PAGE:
Apple also makes generous donations to LGBTQ+ organisations regularly. Because of this, current chief executive officer (CEO) Tim Cook was awarded as the 2019 Gay, Lesbian & Straight Education Network’s (GLSEN’s) Champion at its ‘Respect Awards’. Plus, it received recognition for the 20th year running in the CEI. The tech giant was one of the few companies to get a perfect score in 2002 when the first report was released.

Amazon.com, Inc. (AMZN)

2021 revenue: $469.8 billion³

Amazon has publicly voiced support for the LGBTQ+ community over many years. In early 2021, it went as far as removing and refusing to sell books that frame being gay, lesbian or transgender as a mental illness. Furthermore, the company’s CEO, Jeff Bezos, pledged an enormous $2.5 million in 2012 in support of the same-sex marriage campaign following Amazon’s public announcement in support of the initiative.

The company houses a number of employee networks, including Glamazon – an internal affinity group dedicated to promoting LGBT inclusivity. Glamazon was honoured as a top LGBTQ+ employee network in the 2021 Global Diversity List. And for the fifth year in a row, the online shopping giant has received a 100% rating in the CEI report.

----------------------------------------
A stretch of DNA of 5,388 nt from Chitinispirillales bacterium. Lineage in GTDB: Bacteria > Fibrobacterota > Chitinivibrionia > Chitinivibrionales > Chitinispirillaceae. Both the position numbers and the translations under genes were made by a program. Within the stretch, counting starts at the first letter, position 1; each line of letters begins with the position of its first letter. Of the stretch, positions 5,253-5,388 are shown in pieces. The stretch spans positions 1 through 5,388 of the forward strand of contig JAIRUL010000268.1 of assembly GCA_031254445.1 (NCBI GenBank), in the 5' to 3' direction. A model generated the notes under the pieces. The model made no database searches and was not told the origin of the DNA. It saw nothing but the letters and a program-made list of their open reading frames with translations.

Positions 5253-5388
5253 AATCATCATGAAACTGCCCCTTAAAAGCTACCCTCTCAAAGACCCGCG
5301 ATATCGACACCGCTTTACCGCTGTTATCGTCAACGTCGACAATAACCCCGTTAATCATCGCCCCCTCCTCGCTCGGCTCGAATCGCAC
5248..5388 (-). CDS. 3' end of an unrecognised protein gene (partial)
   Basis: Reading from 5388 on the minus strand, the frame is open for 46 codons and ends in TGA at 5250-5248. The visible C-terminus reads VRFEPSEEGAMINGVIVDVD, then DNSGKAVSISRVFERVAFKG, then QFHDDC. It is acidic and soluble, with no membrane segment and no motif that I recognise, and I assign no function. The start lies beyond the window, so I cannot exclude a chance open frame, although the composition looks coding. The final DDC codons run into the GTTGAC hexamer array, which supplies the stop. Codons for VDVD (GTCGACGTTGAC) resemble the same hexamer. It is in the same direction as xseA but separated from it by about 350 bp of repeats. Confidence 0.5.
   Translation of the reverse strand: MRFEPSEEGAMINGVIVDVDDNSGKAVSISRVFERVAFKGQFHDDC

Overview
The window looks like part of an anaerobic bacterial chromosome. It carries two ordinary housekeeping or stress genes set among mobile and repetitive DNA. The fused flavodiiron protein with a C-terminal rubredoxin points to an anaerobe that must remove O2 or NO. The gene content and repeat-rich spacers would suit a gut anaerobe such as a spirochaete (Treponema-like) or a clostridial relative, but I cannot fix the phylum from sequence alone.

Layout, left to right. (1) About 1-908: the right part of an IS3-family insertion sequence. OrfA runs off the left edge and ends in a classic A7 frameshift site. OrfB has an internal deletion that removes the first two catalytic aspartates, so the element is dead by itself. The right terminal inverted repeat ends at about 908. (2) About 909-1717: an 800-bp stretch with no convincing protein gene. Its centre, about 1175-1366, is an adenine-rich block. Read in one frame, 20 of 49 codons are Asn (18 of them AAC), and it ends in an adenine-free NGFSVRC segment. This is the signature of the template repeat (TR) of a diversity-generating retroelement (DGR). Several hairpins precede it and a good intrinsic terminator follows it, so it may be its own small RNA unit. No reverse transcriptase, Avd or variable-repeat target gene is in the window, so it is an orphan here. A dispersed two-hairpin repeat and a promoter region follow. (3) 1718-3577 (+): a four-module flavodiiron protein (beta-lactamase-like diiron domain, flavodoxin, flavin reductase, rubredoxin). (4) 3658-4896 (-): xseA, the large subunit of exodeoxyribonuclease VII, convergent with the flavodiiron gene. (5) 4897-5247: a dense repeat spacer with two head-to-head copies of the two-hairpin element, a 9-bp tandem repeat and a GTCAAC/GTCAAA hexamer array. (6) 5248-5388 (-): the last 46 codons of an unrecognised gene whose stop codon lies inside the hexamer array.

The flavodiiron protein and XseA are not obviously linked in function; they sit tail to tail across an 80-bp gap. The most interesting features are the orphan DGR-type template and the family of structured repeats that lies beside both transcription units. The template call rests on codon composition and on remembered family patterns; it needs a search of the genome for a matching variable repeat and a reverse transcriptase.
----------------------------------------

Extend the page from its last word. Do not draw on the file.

Walmart (WMT)

2021 revenue: $572.8 billion4

Walmart has had a shaky past when it comes to LGBTQ+ rights for its employees. In 2002 when the CEI launched, the company scored a dismal 14/100. However, there’s been a significant shift in the way it treats and caters to diverse groups. The international retailer has made the HRC’s list of LGBTQ-friendly companies to work for this year, achieving a perfect score for a third time.

Microsoft Corp. (MSFT)

2021 revenue: $168 billion5

Microsoft has been ahead of its peers in terms of LGBTQ+ rights for years. The tech conglomerate was one of the first organisations to include sexual orientation in their non-discriminatory policies as far back as 1989.

Today, the computing leader is a gay-friendly company to work for – scoring 100 points for the 17th time, according to the HRC’s index. Its Indian branch also received recognition in the 2021 IWEI, achieving Gold status which is the index’s highest rating. SAWEI also placed Microsoft under its Gold tier in the 2019 review of South African companies.

For US Pride in 2021, Microsoft offered a comprehensive suite of LGBTQ-branded merchandise to celebrate varying gender identities and sexual orientations, with intersectionality as the central focus. In the same year, it donated over $2 million to organisations that support LGBT persons.

The computing expert, that also offers artificial intelligence solutions, has previously used unique and creative ways to celebrate Pride. Its #FeelThePride campaign from 2019 harnessed the power of artificial intelligence (AI) to collate positive online messages about the LGBTQ+ community.

International Business Machines Corporation (IBM)

2021 revenue: $57.4 billion6